Retired NFL DT, Jason Ferguson Interview
Jason Ferguson played college football at the University of Georgia. He entered the 1997 NFL Draft, and was selected in the 7th round. He played for the Jets for seven years, the Cowboys for three years, and the Dolphins for two years. He was a great defensive lineman for all of the teams he played on. At the end of his career, he served as a mentor to Paul Soliai. This interview was conducted after the 2010 NFL season. He is currently no longer in the NFL.
Announcement : Hello, my name is Max Strauss with http://prointerviews.org/, http://facebook.com/ProInterviews/ and http://twitter.com/ProInterviews/. I’d like to welcome you to the interview with Jason Ferguson. Ozzie attended the University of Georgia in 1996 and 1997. He then entered the 1997 NFL Draft and was drafted in the seventh round, 229th overall by the New York Jets. He played with the New York Jets for the first 8 years of his career. He then signed with the Dallas Cowboys playing with them for three years. Afterwards, he played for the Miami Dolphins for the last two years of his career before retiring in the summer of 2010. Anyways, here is the interview with Jason Ferguson and I hope you enjoy the collages also.
Strauss : Why do you use twitter?
Ferguson : I use twitter to connect with my fans. Keep them up to date with what I’m doing, show them what’s going on, and sending them updates to keep up with me. That was pretty much idea.
Strauss : What are your plans now that you’re not in the NFL?
Ferguson : The best job I know how to do. I’m going to be a father and a husband. Other than that, I’m not interested in making a decision to do something else. But a the same time, I might be looking to coach later on, trying to help the youth, and trying to help kids get better.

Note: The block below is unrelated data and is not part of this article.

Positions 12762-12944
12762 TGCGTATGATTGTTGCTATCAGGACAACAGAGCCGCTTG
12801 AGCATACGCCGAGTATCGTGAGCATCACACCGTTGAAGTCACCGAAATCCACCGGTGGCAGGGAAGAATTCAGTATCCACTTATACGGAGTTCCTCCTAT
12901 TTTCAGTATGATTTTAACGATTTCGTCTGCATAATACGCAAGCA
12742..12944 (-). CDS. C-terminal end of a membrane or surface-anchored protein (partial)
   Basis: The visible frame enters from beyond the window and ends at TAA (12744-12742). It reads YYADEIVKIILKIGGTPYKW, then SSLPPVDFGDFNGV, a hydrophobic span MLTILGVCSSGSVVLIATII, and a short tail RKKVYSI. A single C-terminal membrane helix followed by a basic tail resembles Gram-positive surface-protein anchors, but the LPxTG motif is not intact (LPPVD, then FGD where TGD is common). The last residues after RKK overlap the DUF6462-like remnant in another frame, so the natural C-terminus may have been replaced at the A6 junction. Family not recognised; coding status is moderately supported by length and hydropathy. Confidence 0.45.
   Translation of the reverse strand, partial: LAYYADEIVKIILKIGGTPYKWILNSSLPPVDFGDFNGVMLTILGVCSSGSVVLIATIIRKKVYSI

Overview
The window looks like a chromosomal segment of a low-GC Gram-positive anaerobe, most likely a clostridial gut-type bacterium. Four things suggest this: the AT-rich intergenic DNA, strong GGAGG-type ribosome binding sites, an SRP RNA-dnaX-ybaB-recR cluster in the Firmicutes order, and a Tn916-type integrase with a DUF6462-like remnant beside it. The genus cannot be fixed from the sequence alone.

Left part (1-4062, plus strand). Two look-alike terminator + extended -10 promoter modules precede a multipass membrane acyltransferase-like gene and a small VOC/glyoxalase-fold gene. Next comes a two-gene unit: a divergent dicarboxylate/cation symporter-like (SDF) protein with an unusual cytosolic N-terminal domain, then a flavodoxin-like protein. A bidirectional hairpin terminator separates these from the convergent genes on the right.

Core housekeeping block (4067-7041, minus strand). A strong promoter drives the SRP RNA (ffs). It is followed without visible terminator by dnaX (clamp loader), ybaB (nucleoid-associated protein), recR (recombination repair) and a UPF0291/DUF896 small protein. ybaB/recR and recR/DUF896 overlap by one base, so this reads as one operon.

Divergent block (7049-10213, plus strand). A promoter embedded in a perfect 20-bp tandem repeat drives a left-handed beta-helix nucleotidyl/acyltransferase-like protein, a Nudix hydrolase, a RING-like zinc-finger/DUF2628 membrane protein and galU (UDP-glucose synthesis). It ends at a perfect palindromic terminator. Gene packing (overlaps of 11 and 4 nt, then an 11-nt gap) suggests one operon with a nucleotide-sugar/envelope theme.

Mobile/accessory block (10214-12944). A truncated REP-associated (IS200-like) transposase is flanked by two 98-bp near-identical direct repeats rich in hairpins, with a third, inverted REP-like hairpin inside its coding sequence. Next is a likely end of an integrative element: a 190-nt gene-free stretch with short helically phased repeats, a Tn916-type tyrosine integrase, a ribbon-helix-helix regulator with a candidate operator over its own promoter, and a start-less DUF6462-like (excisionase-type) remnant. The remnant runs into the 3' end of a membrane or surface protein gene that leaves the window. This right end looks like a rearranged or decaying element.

Strauss : Speaking of younger kids, when you were growing up, who was your idol in the NFL?
Ferguson : Walter Payton. I had to root for the specific guy. He always the guy in my house that I was watching. It was him and Reggie White. Everybody loved him too.
Strauss : You played your collegiate career at Georgia. How hard was it to choose Georgia? Were there any factors on why you chose Georgia?
Ferguson : You know… I just wanted to get out of the state I was in. I was in Mississippi my whole life, and so, I wanted to get out. Actually, Georgia had the best opportunity for me to play, so I look at it that way too. How it happened was funny because Georgia wouldn’t even take me, and then I went to junior college, and came out from there. I was like… Georgia!! If it didn’t work out, I would have gone to Ole Miss or Alabama, but I would have stayed around in the southeast area.
Strauss : At Georgia, did you have any best friends?
Ferguson : I would say probably Jermaine Smith, our defensive tackle. We were probably best friends. He was drafted by the Green Bay Packers in the fourth round.
Strauss : What was the most important thing you learned at Georgia that helped you in the NFL?
Ferguson : It allowed me to work on my body more. I wasn’t the most athletic in junior college or in high school, it’s just who I am… I’m bigger than some, but I started to work on my body more and started to build more muscle, and started using your hands. That’s when I started using my hands more and I learned to become more efficient as a defensive lineman. I was playing with better techniques that I didn’t know existed until I came to Georgia.
Strauss : Do you have a favorite memory from Georgia?
Ferguson : I have two favorite memories. When I had two sacks against Florida, I blew both plays up. Two sacks. Back to back. Then, when I was a sophomore I picked up a fumble and ran it for fifteen, maybe ten yards (haha). Those were probably my greatest two memories.
Strauss : What was your draft day experience like?
Ferguson : It was terrible Max. It was terrible… My draft day experience was one of the worst. My college football experience and my friend choice and that’s what I had done. When I was coming out, I thought I was higher rated. But I was hanging out with guys that I should not be hanging out with, guys that got my draft status pushed down. After that, I realized that that was my fault. I was hanging with the wrong crowd. After that, it kind of helped me out, and it kind of made me realize the chance I had. It kind of lit a fire under me. I had to punish everybody. I wanted to be the best defensive lineman ever… I wanted people to know my name, and as long as they give me my chance. They gave me a chance, and I proved to them and stuck with football.
Strauss : With the Jets, do you have a favorite memory?
Ferguson : There was a game against the Tennessee Titans in 1998. It was close enough, where I could get my family there and I had a huge crowd at the game. It was a pretty good game, and I had 1.5 sacks. It was something special to do it in front of my family and everything.